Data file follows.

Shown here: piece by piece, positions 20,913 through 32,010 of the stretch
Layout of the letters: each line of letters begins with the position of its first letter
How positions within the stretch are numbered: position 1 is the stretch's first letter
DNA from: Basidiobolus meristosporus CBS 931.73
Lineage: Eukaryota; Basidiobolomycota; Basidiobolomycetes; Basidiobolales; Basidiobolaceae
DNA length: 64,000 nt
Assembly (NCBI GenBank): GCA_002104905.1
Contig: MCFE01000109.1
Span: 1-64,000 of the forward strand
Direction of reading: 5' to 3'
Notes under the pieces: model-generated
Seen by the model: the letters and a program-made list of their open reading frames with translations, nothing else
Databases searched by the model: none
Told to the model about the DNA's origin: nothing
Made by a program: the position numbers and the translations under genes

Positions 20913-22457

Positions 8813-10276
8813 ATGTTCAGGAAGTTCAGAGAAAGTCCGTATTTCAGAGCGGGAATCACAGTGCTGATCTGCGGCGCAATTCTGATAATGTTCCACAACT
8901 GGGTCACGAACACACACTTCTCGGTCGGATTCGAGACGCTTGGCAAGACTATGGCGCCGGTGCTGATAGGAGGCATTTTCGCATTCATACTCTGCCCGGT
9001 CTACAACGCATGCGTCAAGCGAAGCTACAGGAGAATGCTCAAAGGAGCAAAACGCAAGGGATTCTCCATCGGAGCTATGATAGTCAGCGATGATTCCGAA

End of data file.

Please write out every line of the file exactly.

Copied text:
Shown here: piece by piece, positions 20,913 through 32,010 of the stretch
Layout of the letters: each line of letters begins with the position of its first letter
How positions within the stretch are numbered: position 1 is the stretch's first letter
DNA from: Basidiobolus meristosporus CBS 931.73
Lineage: Eukaryota; Basidiobolomycota; Basidiobolomycetes; Basidiobolales; Basidiobolaceae
DNA length: 64,000 nt
Assembly (NCBI GenBank): GCA_002104905.1
Contig: MCFE01000109.1
Span: 1-64,000 of the forward strand
Direction of reading: 5' to 3'
Notes under the pieces: model-generated
Seen by the model: the letters and a program-made list of their open reading frames with translations, nothing else
Databases searched by the model: none
Told to the model about the DNA's origin: nothing
Made by a program: the position numbers and the translations under genes

Positions 20913-22457

Positions 8813-10276
8813 ATGTTCAGGAAGTTCAGAGAAAGTCCGTATTTCAGAGCGGGAATCACAGTGCTGATCTGCGGCGCAATTCTGATAATGTTCCACAACT
8901 GGGTCACGAACACACACTTCTCGGTCGGATTCGAGACGCTTGGCAAGACTATGGCGCCGGTGCTGATAGGAGGCATTTTCGCATTCATACTCTGCCCGGT
9001 CTACAACGCATGCGTCAAGCGAAGCTACAGGAGAATGCTCAAAGGAGCAAAACGCAAGGGATTCTCCATCGGAGCTATGATAGTCAGCGATGATTCCGAA